Several summers ago, my husband and I took a camping trip to the northern coast of Oregon. We visited Fort Clatsop where explorers Lewis and Clark spent a winter. The original fort is gone, but while we were there we saw actual archaeological digs at the site. My personal impression of archeology is that it is a monstrous amount of tedium punctuated with rare exciting discoveries (kind of like fishing, but that’s a different post). The media reports the exciting discoveries but, naturally, not the tedium. At Fort Clatsop I watched archaeologists painstakingly sort through dust for maybe 15 minutes before I was eager to move on to other sights. An archaeologist I am not.
"Rubbish!" by William Rathje and Cullen Murphy is a book on archeology, only instead of sorting through dust, the archaeologists sort through garbage. One of the main premises of the book is that people are unreliable when reporting their own behavior, while the garbage they produce tells the real story. Members of the "Garbage Project" have spent decades sorting through both fresh garbage right off the truck and old garbage excavated from landfills. Their work has yielded some very interesting, and in many cases counter-intuitive, observations about human behavior.
Reading "Rubbish" made me feel like an archaeologist myself. Pages and pages and pages detailed the painstaking methods that were used to sort through garbage. Chapters and chapters and chapters were filled with more details. Occasionally, I came across one of the fascinating discoveries. Then, more pages of tedium. I fell asleep reading. Twice. I read the 1992 edition, so maybe the later edition is better.
The other beef I had with the book involved some of the conclusions that were drawn from the facts. For example, digs in Mexico City and the US revealed that people who primarily prepare their food from whole foods create more garbage than people who primarily eat pre-packaged foods. It makes sense when you consider that pre-packaged food has been prepared off-site and the inevitable waste has already been dealt with. Many processing plants have secondary uses for food waste as animal feed. When you prepare food yourself, you have to deal with the waste yourself, and the food spoils sooner since there are no preservatives. If people throw the food and waste in the trash, it will take up room in the landfill. The study showed that the wasted pre-processed food plus its packaging took up less space than the wasted whole food plus its packaging. Therefore, the author concluded that the packaging of processed food is not a problem. I, on the other hand, concluded that people need to be taught how to compost.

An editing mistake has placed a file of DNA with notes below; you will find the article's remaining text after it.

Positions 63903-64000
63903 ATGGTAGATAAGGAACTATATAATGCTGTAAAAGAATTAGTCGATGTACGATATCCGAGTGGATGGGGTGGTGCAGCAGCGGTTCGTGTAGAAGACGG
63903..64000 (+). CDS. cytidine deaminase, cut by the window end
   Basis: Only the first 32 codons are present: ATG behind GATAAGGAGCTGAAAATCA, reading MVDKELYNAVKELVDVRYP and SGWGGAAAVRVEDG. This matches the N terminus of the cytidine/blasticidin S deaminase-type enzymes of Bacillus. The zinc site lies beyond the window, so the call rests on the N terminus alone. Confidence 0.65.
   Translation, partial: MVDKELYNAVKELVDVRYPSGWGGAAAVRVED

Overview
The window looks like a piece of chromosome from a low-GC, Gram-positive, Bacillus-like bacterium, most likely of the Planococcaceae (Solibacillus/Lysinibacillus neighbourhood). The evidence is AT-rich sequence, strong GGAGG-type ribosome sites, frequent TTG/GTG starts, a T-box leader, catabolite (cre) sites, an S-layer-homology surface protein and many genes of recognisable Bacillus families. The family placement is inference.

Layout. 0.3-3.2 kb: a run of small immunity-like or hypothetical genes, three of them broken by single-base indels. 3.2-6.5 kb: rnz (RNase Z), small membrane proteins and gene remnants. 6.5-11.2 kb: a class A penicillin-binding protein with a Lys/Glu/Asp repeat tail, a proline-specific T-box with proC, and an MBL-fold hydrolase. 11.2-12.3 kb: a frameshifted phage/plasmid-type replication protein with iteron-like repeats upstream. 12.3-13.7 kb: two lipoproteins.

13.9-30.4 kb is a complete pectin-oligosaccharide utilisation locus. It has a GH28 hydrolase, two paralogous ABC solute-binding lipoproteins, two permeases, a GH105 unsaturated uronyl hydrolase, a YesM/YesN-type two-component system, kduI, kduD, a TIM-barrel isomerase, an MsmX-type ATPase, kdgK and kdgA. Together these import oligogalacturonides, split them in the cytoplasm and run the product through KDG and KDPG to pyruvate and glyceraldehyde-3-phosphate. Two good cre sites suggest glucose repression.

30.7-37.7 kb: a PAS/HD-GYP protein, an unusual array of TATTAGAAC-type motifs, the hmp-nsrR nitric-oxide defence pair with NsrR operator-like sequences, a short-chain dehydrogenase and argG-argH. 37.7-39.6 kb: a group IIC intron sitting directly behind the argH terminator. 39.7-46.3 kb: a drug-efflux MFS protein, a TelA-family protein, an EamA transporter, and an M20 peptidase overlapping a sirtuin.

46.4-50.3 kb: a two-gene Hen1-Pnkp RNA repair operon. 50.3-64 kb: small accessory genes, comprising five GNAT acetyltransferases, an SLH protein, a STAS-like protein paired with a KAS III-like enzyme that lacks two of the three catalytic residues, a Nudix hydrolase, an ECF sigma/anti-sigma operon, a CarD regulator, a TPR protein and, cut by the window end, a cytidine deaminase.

Another example is disposable diapers. The author argues that they take up "only" 1-2% of the space in the landfill, the energy invested in the diapers an infant wears for a year is equivalent to "only" 53 gallons of gasoline, and the pathogens don't survive, so therefore they are not a problem. Modern landfills are a good way to dispose of garbage and we have plenty of room in the United States to build more landfills. Now I use disposables for my son, but after reading the author's "defense" of disposables, I felt even worse about it! I also question if the percentage of space in the landfill is still accurate because when the study was done, people were still putting most yard debris and recyclable paper into the landfill, but now in communities like mine these are mostly composted or recycled. I expect the percentage has gone up. Besides that, even though landfills are probably necessary, I have no desire to see more of them!
Although the author makes many valid points, there were plenty of other conclusions with which I also disagreed, and I found the details of how they conducted their research to be worthy of an editor’s red pair of scissors. The facts, though, were fascinating. If ever a book would benefit by being made into Cliff Notes, this is it. Rating: 1.5 stars out of 5. Readers: not recommended unless you really dig archeology.
Postnote on a related topic: Since we recycle and compost, my family and I have gotten used to producing very little garbage except for diapers (sigh). This past weekend, though, we went camping with extended family and I was absolutely shocked at how much garbage we generated. This time I was not in charge of the meals, but in the past I've had the same problem myself because of the use of more processed foods and lack of a means of composting. Anybody have any tips on how not to create a lot of trash while camping in the great outdoors?